Republicans in the Senate on Wednesday voted to formally set in motion a complicated, multistep process that—they hope—will result in President Donald Trump signing a law in his first weeks in office that would scrap the key parts of President Obama’s signature domestic policy achievement. On both sides of the Capitol, the parties began mobilizing for what will likely be the first pitched policy fight of the Trump presidency.
As Obama made a personal appeal to Democrats to fight to save his legacy, Vice President-elect Mike Pence rallied Republicans behind repeal and left little doubt that it would be a top priority for the new administration. “The first order of business is to repeal and replace Obamacare,” Pence declared to reporters in separate press conferences after he met first with House Republicans and then with their counterparts in the Senate.
Yet despite the confident pose of party leaders, questions about the GOP strategy lingered: Would they really go through with repeal? And more critically, can they muster the votes needed to undo the health law before they coalesce around a plan to replace it?
In the Senate’s first action of the new Congress, Senator Rand Paul of Kentucky cast a surprising vote against a procedural motion to begin debating a budget bill designed to allow the Senate to repeal Obamacare with a simple majority of 51 votes rather than the usual 60 needed to break a filibuster. Paul cited the deficit-busting nature of the budget, but his opposition meant that because of the GOP’s narrower 52-48 seat majority, the resolution advanced by just a single vote. (Republicans will gain a bit more breathing room once Pence becomes the tie-breaking vote as vice president.)
And in the House, lawmakers said Republicans were not as unified around an Obamacare strategy as their leaders’ optimism would suggest. “There’s not a consensus on how we should proceed,” Representative Charlie Dent, a centrist Republican from Pennsylvania, told me in a phone interview.
The divide is not about repeal itself: Virtually all Republicans in Congress support scrapping the Affordable Care Act, just as every single one serving in 2010 voted against creating the law in the first place. But Dent, Paul, and a number of others are questioning the way party leaders plan to go about repeal.
The current “repeal and delay” approach calls for passing the repeal in the next month or so but setting the date of enactment anywhere from two to four years from now. That would buy the party time to draft and pass a replacement while providing for, in Pence’s words, “an orderly transition” out of Obamacare. At the same time, Pence told Republicans that Trump would sign executive orders in his first days in office related to the health law. He did not specify what the orders would entail, and a transition spokesman declined to elaborate.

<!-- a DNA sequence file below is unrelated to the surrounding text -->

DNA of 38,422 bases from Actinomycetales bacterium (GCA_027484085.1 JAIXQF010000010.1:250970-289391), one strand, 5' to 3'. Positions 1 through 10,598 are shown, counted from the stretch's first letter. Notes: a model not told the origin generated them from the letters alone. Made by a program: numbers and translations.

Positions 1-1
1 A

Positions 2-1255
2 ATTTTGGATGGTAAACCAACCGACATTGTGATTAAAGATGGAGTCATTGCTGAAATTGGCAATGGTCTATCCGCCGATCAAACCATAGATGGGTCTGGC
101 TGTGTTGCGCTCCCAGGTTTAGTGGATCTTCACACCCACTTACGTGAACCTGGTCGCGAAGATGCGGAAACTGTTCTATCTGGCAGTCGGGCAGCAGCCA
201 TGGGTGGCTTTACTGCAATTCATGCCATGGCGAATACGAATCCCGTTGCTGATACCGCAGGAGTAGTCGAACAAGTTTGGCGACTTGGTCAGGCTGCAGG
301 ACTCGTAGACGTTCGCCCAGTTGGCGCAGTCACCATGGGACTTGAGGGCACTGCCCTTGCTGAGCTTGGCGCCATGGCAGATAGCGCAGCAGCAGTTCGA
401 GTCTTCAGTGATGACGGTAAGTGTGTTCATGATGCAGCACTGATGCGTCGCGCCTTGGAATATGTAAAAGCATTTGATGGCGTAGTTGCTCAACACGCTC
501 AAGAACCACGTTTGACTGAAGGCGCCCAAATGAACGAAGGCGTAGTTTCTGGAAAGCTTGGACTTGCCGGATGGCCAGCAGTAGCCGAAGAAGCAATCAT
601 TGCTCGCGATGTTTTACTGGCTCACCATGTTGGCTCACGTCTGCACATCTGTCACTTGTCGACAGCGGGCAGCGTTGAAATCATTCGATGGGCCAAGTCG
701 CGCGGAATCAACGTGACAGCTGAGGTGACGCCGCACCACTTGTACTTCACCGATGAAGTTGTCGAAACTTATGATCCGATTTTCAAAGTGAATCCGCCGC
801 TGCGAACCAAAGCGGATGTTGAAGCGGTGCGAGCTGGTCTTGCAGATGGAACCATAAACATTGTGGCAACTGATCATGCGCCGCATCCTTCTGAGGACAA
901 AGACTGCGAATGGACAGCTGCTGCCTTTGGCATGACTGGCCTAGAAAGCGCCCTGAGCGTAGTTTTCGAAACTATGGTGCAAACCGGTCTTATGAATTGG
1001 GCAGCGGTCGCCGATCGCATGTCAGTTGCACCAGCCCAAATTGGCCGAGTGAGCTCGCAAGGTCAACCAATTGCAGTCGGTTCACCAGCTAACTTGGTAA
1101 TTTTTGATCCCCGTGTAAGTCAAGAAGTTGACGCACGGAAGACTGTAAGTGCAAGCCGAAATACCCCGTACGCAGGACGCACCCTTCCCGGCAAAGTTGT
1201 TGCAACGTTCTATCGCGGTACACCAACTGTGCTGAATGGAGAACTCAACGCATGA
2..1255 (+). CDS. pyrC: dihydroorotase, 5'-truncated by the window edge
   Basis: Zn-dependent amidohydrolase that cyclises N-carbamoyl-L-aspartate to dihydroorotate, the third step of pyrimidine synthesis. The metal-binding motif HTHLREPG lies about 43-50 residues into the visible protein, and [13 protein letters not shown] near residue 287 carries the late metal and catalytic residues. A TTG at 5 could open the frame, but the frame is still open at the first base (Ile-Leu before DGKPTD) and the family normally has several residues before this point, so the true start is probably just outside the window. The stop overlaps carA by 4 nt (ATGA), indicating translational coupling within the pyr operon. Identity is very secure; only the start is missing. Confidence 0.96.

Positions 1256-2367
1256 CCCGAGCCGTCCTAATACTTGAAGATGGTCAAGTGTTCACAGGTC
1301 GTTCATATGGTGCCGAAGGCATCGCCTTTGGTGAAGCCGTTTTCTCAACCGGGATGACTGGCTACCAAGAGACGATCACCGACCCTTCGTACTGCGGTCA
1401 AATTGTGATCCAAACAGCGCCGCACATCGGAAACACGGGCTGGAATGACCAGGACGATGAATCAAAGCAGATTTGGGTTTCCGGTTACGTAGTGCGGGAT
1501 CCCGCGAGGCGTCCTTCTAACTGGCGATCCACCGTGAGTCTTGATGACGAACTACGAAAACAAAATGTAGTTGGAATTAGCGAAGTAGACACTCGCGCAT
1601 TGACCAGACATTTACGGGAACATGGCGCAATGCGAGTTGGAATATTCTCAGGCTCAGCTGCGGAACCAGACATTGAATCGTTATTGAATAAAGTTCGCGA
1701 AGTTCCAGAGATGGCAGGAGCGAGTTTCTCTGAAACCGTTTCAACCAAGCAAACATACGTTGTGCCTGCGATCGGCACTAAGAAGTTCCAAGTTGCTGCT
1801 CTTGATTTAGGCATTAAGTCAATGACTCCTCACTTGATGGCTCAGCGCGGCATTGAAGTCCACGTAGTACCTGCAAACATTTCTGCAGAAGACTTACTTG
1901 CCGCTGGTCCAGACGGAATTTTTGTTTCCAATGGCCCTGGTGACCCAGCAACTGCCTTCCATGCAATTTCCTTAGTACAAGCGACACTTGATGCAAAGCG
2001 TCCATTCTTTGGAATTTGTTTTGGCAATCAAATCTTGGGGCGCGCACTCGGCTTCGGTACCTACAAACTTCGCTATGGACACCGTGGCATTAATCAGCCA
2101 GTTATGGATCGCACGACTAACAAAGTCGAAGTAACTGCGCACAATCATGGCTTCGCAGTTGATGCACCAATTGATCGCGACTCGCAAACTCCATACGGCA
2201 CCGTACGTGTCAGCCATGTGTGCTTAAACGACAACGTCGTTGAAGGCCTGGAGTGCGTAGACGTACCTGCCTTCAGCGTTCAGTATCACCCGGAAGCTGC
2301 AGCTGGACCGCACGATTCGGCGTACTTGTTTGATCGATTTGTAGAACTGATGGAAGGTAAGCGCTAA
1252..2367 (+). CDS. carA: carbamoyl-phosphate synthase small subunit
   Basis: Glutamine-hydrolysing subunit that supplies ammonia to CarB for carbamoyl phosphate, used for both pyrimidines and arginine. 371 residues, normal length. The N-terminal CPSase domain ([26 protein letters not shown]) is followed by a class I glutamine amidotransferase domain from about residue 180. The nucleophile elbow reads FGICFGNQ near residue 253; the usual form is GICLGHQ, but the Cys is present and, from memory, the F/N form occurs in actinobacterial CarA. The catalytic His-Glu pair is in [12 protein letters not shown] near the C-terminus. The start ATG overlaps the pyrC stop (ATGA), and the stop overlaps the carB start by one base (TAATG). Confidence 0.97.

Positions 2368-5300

“We want to make sure that we don’t pull the rug out from anybody during that transition. That’s the point we’re all trying to make,” House Speaker Paul Ryan told reporters after the Pence meeting.
Yet that “transition period” is exactly what’s worrying Democrats, health insurers, doctors, hospitals and other health industry stakeholders—virtually all of whom have warned Republicans that repealing the law without simultaneously replacing it could destabilize the insurance market and threaten coverage for millions. And that potential gap between repeal and replace is increasingly worrying Republicans like Dent as well.
“This is potentially a perilous situation,” the congressman said. “If we repeal and delay and hope to replace, we’re setting ourselves up for a real problem.” Dent said that after Pence left the House Republican meeting, he voiced those worries in a separate gathering of senior GOP lawmakers, and several shared his opinion. “I am concerned about a strategy of repeal and delay and hope to replace sometime down the road,” Dent added. “That’s simply hoping for the best, but we should be planning for the worst.”